.WithDescription("View student information by id.")
                    .WithExample(new[] { "student", "view", "1001" });

                student.AddCommand<StudentListCommand>("list")
                    .WithDescription("View list of students.")
                    .WithExample(new[] { "student", "list" });

                student.AddCommand<StudentDeleteCommand>("delete")
                    .WithAlias("del")
                    .WithDescription("Remove student from list.")
                    .WithExample(new[] { "student", "delete", "1001" });
            });

            return config;
        }
    }
}

We took this opportunity to refactor the Program code from previous lessons to make it easier to follow and define the intention of several steps.

  1. The RegisterServices method (lines #19-29) provides a place to register all app-specific services and returns the TypeRegistrar for the service provider. We call AddSingleton to add the IUniversityRepository interface and its implementation class. By stating it is a singleton, there is only one instance of this type ever created. If it is requested multiple times, the single instance is returned.
  2. The ConfigureCommands method (lines #31-61) is the configuration code extracted from the previous Main method. The method takes an IConfigurator that represents the root of the command structure. By having this code separated out, we can ensure the intent of the code here and not clutter the Main method. All of the command configuration code here is exactly the same as in previous lessons.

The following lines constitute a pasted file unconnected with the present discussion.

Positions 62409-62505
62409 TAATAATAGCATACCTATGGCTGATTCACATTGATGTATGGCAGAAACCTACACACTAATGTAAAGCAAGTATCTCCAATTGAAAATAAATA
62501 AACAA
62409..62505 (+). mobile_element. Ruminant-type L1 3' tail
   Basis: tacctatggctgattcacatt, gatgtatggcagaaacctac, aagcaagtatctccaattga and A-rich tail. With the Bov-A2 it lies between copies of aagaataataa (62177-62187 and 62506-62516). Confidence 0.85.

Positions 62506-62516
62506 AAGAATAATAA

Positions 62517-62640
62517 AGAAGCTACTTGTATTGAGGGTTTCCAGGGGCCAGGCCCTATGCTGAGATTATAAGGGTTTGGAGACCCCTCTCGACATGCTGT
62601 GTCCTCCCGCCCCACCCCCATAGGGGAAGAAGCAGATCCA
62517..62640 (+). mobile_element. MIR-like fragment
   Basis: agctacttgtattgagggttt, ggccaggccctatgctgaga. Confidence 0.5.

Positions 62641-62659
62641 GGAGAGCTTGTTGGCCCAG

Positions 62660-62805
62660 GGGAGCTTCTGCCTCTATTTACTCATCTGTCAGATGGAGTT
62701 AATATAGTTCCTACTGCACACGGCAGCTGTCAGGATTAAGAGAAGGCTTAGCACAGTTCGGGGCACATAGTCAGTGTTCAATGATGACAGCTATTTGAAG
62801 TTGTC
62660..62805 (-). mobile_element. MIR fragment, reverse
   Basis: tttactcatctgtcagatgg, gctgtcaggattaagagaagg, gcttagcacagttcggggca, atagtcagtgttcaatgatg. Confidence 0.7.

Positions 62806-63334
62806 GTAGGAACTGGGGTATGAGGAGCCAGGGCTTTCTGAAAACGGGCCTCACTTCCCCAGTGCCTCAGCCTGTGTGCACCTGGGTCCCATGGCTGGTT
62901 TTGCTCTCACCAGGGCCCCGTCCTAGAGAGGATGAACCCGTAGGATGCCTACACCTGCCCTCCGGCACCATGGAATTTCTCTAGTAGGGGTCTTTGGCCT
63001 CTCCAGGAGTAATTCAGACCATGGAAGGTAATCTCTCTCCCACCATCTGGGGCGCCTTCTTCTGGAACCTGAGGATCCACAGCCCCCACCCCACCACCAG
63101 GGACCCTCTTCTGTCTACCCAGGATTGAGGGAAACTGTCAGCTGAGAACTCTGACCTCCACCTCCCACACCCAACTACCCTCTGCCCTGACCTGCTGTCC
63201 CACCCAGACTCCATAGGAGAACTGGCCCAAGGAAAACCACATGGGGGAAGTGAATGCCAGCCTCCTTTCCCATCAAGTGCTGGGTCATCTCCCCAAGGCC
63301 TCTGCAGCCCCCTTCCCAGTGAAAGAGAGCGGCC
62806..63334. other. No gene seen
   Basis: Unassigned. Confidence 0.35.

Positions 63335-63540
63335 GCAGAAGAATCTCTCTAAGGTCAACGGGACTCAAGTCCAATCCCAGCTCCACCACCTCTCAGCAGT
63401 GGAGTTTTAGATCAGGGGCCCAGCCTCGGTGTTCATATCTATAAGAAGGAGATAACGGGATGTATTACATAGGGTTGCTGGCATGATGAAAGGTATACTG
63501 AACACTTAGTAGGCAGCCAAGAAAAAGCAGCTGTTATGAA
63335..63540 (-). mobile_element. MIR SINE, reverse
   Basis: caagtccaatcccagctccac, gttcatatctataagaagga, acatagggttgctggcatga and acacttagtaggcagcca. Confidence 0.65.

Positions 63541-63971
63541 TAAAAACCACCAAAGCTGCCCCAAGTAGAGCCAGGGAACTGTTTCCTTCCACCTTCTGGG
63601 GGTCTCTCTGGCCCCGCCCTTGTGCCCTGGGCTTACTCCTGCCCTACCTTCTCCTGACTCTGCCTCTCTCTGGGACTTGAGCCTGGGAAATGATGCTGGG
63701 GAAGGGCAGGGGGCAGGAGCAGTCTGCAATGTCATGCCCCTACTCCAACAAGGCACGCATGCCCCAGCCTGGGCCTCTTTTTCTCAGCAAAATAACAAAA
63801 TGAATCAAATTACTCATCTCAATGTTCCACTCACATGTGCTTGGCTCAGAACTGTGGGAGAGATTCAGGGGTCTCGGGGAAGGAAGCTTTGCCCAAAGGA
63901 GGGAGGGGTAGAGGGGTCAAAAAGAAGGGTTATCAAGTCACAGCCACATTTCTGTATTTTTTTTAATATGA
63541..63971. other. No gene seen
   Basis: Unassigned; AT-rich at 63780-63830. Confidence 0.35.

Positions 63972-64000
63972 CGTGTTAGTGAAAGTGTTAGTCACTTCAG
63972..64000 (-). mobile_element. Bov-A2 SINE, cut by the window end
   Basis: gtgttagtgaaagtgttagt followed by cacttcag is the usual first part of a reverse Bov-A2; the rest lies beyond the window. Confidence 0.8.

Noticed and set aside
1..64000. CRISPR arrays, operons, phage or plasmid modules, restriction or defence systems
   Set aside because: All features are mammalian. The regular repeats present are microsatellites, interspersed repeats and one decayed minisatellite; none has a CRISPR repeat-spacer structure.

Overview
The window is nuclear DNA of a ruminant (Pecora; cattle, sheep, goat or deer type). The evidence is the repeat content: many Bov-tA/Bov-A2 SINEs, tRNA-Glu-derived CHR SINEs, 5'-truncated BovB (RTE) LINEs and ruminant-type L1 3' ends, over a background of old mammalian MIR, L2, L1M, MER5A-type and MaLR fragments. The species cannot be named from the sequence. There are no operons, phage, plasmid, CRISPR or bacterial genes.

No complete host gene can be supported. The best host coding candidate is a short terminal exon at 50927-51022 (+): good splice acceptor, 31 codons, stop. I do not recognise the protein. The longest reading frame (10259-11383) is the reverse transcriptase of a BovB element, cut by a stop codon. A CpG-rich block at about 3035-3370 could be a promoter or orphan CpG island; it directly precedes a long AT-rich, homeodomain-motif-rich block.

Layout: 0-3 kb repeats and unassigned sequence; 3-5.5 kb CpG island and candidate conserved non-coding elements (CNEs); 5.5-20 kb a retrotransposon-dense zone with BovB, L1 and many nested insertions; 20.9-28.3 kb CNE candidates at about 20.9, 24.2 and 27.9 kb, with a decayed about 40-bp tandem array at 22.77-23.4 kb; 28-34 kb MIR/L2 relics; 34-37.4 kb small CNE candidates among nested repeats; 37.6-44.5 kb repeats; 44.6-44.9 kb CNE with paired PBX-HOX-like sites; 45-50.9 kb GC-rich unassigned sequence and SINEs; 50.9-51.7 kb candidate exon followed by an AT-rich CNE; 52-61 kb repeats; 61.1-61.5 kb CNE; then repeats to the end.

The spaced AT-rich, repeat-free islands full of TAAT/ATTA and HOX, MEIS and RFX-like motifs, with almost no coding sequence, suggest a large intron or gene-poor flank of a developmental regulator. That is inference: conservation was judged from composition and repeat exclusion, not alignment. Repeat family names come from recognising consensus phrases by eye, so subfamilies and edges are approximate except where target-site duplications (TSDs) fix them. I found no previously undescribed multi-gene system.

3. The Main method (lines #11-17) was streamlined to orchestrate three distinct steps:
    • Create an instance of the Spectre.Console.Cli.CommandApp class. In its constructor, we pass in the ITypeRegistrar that was created in the RegisterServices call.
    • Then we call the ConfigureCommands to get all of our commands configured.
    • Finally, we call CommandApp.Run to run our app with any command-line arguments.

With these changes in place, we can now compile our command-line app and use the Microsoft.Extensions.DependencyInjection engine.

Build and Run Commands

Let’s build the project and run some commands and see what they display.

1. Just the root command (to show the help text and see the configuration is working as expected) – lesson student:

Fig 2 – Commands With DI Help Text

2. Let’s add a student – lesson student new 1001 Darth Pedro:

Fig 3 – Add Command with Repository

As we can see, the StudentAddCommand shows the previous student text and also shows the text returned by the IUniversityRepository.GetName method call (Testing: SecretName), so this proves that we have our DI integration code working as expected.

In conclusion, dependency injection is a design pattern that allows us to build more loosely coupled applications. There are many DI engines out in the world. Spectre.Console provides an integration layer for developers to plug in their favorite DI engine. The integration is straightforward with only a small amount of code required. With this DI integration in place, the next lesson will focus on building more robust service and commands with business logic.

One thought on “Lesson 1.5: Setting up Dependency Injection Components

Leave a Reply

Fill in your details below or click an icon to log in:

WordPress.com Logo

You are commenting using your WordPress.com account. Log Out /  Change )

Google photo

You are commenting using your Google account. Log Out /  Change )

Twitter picture

You are commenting using your Twitter account. Log Out /  Change )

Facebook photo

You are commenting using your Facebook account. Log Out /  Change )

Connecting to %s